History of the Bible.docx

History of the Bible: How The Bible Came To Us by Wesley Ringer Introduction Why should we have some understanding of how the Bible came to us? Young children often think that milk comes in cartons from the grocery store. As they grow up they learn that milk comes from cows on the farm. Likewise many Christians have become so used to having Bibles that they have bought at a book store that they have almost no knowledge of where the present English translations of the Bible came from. A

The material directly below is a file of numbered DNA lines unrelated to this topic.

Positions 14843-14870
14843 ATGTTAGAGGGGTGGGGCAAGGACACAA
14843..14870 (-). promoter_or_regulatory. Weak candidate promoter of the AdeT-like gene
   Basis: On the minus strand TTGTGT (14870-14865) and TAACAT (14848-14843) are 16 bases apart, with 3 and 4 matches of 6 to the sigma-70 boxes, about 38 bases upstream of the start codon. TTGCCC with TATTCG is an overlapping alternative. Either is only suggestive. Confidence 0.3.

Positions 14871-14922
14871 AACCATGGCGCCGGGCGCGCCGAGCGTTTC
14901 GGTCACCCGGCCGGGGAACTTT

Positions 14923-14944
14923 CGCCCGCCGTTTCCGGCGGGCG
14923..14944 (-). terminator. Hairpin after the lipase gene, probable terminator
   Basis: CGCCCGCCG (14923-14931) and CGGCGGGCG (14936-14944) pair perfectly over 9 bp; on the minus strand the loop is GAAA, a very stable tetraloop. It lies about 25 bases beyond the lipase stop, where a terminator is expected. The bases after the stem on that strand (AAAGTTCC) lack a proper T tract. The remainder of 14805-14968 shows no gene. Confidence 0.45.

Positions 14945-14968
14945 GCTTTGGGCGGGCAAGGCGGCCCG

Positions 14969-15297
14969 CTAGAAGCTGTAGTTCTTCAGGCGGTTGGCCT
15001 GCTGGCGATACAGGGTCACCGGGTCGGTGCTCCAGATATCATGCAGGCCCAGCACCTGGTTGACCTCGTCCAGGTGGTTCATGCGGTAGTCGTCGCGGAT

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  History of the Bible: How The Bible Came To Us by Wesley Ringer  Introduction Why should we have some understanding of how the Bible came to us? Young children often think that milk comes in cartons from the grocery store. As they grow up they learn that milk comes from cows on the farm. Likewise many Christians have become so used to having Bibles that they have bought at a book store that they have almost no knowledge of where the present English translations of the Bible came from. A.   Understanding how the Bible came to us gives us a confident foundation for our faith in the reliability the Bible. Evidence presented in a criminal case must be shown to have been protected by a proper chain of custody from being tampered with. B.   We will be able to answer to critics when they claim that the New Testament contains 200,000 errors. C.   We will have some understanding of why the newer translations such as the NIV and NASV differ from the King James Versions at various points. Important terms to remember: Skeptics often claim that the Bible has been changed. However, it is important to define the terms that apply to the source of our English Bible.    Autographs  : The srcinal texts were written either by the author's own hand or  by a scribe under their personal supervision.    Manuscripts  : Until Gutenberg first printed the Latin Bible in 1456, all Bibles were hand copied   onto papyrus, parchment, and paper.    Translations  : When the Bible is translated into a different language it is usually translated from the srcinal Hebrew and Greek. However some translations in the past were derived from an earlier translation. For example the first English translation by John Wycliffe in 1380 was prepared from the Latin Vulgate. Old Testament The Bible comes from two main sources - Old and New Testaments - written in different languages. The Old Testament was written primarily in Hebrew, with some  books written in Aramaic. The following are brief snap shots of the beginning and ending of the Old Testament and the reasons for the first two translations of the Old Testament from Hebrew into Aramaic   and Greek       1875 B.C. Abraham was called by God to the land of Canaan.    1450 B.C. The exodus of the Children of Israel from Egypt.  Autographs There are no known autographs of any books of the Old Testament. Below is a list of the languages in which the Old Testament books were written.    1450-1400 B.C. The traditional date for Moses' writing of Genesis-Deuteronomy written in Hebrew  .    586 B.C. Jerusalem was destroyed by the Babylonian king Nebuchadnezzar. The Jews were taken into captivity to Babylon. They remained in Babylon under the Medo-Persian Empire and there began to speak Aramaic  .    555-545 B.C. The Book of Daniel Chapters. 2:4 to 7:28 were written in Aramaic  .    425 B.C. Malachi, the last book of the Old Testament, was written in Hebrew  .    400 B.C. Ezra Chapters. 4:8 to 6:18; and 7:12-26 were written in Aramaic  . Manuscripts The following is a list of the oldest Hebrew manuscripts of the Old Testament that are still in existence  .    The Dead Sea Scrolls  : date from 200 B.C. - 70 A.D. and contain the entire book of Isaiah and portions of every other Old Testament book but Esther.    Geniza Fragments  : portions the Old Testament in Hebrew and Aramaic, discovered in 1947 in an old synagogue in Cairo, Egypt, which date from about 400 A.D.    Ben Asher Manuscripts  : five or six generations of this family made copies of the Old Testament using the Masoretic Hebrew text, from 700-950 A.D. The following are examples of the Hebrew Masoretic text-type. o   Aleppo Codex  : contains the complete Old Testament and is dated around 950 A.D. Unfortunately over one quarter of this Codex was destroyed in anti-Jewish riots in 1947. o   Codex Leningradensis  : The complete Old Testament in Hebrew copied  by the last member of the Ben Asher family in A.D. 1008. Translations The Old Testament was translated   very early into Aramaic   and Greek  .    400 B.C. The Old Testament began to be translated into Aramaic. This translation is called the Aramaic Targums  . This translation helped the Jewish  people, who began to speak Aramaic from the time of their captivity in Babylon, to understand the Old Testament in the language that they commonly spoke. In the first century Palestine of Jesus' day,  Aramaic  was still the commonly spoken language. For example maranatha : Our Lord has come,  1 Corinthians 16:22 is an example of an Aramaic word that is used in the New Testament.    250 B.C. The Old Testament was translated into Greek. This translation is known as the Septuagint  . It is sometimes designated LXX  (which is Roman numeral for 70 ) because it was believed that 70 to 72 translators worked to translate the Hebrew Old Testament in Greek. The Septuagint was often used by  New Testament writers when they quoted from the Old Testament. The LXX     was translation of the Old Testament that was used by the early Church. 1. The following is a list of the oldest Greek LXX   translations of the Old Testament that are still in existence  . o   Chester Beatty Papyri  : Contains nine Old Testament Books in the Greek Septuagint and dates between 100-400 A.D. o   Codex Vaticanus   and Codex Sinaiticus   each contain almost the entire Old Testament of the Greek Septuagint and they both date around 350 A.D. The New Testament Autographs 45- 95 A.D. The New Testament was written in Greek. The Pauline Epistles, the Gospel of Mark, the Gospel of Luke, and the book of Acts are all dated from 45-63 A.D. The Gospel of John and the Revelation may have been written as late as 95 A.D. Manuscripts There are over 5,600 early Greek Manuscripts   of the New Testament that are still in existence  . The oldest manuscripts were written on papyrus   and the later manuscripts were written on leather called parchment  .    125 A.D. The New Testament manuscript which dates most closely to the srcinal autograph was copied around 125 A.D, within 35 years of the srcinal. It is designated p 52  and contains a small portion of John 18. (The p  stands for papyrus.)    200 A.D. Bodmer p 66   a papyrus manuscript which contains a large part of the Gospel of John.    200 A.D. Chester Beatty Biblical papyrus p 46   contains the Pauline Epistles and Hebrews.    225 A.D. Bodmer Papyrus p 75   contains the Gospels of Luke and John.    250-300 A.D. Chester Beatty Biblical papyrus p 45   contains portions of the four Gospels and Acts.    350 A.D. Codex Sinaiticus   contains the entire New Testament and almost the entire Old Testament in Greek. It was discovered by a German scholar Tisendorf in 1856 at an Orthodox monastery at Mt. Sinai.    350 A.D. Codex Vaticanus  : {B} is an almost complete New Testament. It was cataloged as being in the Vatican Library since 1475. Translations Early translations   of the New Testament can give important insight into the underlying Greek manuscripts from which they were translated.    180 A.D. Early translations of the New Testament from Greek into Latin, Syriac, and Coptic versions began about 180 A.D.     195 A.D. The name of the first translation of the Old and New Testaments into  Latin  was termed Old Latin  , both Testaments having been translated from the Greek. Parts of the Old Latin   were found in quotes by the church father Tertullian, who lived around 160-220 A.D. in north Africa and wrote treatises on theology.    300 A.D. The Old Syriac   was a translation of the New Testament from the Greek into Syriac.    300 A.D. The Coptic Versions  : Coptic was spoken in four dialects in Egypt. The Bible was translated into each of these four dialects.    380 A.D. The Latin Vulgate   was translated by St. Jerome. He translated into Latin the Old Testament from the Hebrew and the New Testament from Greek. The Latin Vulgate became the Bible of the Western Church until the Protestant Reformation in the 1500's. It continues to be the authoritative translation of the Roman Catholic Church to this day. The Protestant Reformation saw an increase in translations of the Bible into the common languages of the people.    Other early translations of the Bible were in Armenian, Georgian, and Ethiopic, Slavic, and Gothic.    1380 A.D. The first English translation   of the Bible was by John Wycliffe. He translated the Bible into English from the Latin Vulgate. This was a translation from a translation and not a translation from the srcinal Hebrew and Greek. Wycliffe was forced to translate from the Latin Vulgate because he did not know Hebrew or Greek. The Advent of Printing Printing greatly aided the transmission of the biblical texts.      1456 A.D. Gutenberg   produced the first printed Bible in Latin. Printing revolutionized the way books were made. From now on books could be  published in great numbers and at a lower cost.    1514 A.D. The Greek New Testament was printed for the first time by Erasmus  . He based his Greek New Testament from only five Greek manuscripts, the oldest of which dated only as far back as the twelfth century. With minor revisions, Erasmus' Greek New Testament came to be known as the Textus Receptus   or the received texts  .    1522 A. D. Polyglot Bible   was published. The Old Testament was in Hebrew, Aramaic, Greek, and Latin and the New Testament in Latin and Greek. Erasmus used the Polyglot to revise later editions of his New Testament. Tyndale   made use of the Polyglot in his translation on the Old Testament into English which he did not complete because he was martyred in 1534.    1611 A.D. The King James Version   into English from the srcinal Hebrew and Greek. The King James translators of the New Testament used the Textus Receptus   as the basis for their translations.    1968 A.D. The United Bible Societies 4th Edition of the Greek New Testament  . This Greek New Testament made use of the oldest   Greek manuscripts which date from 175 A.D. This was the Greek   New Testament text from which the  NASV and the NIV were translated.    1971 A.D. The New American Standard Version   (NASV) was published. It makes use of the wealth of much older Hebrew and Greek manuscripts now available that weren't available at the time of the translation of the KJV. Its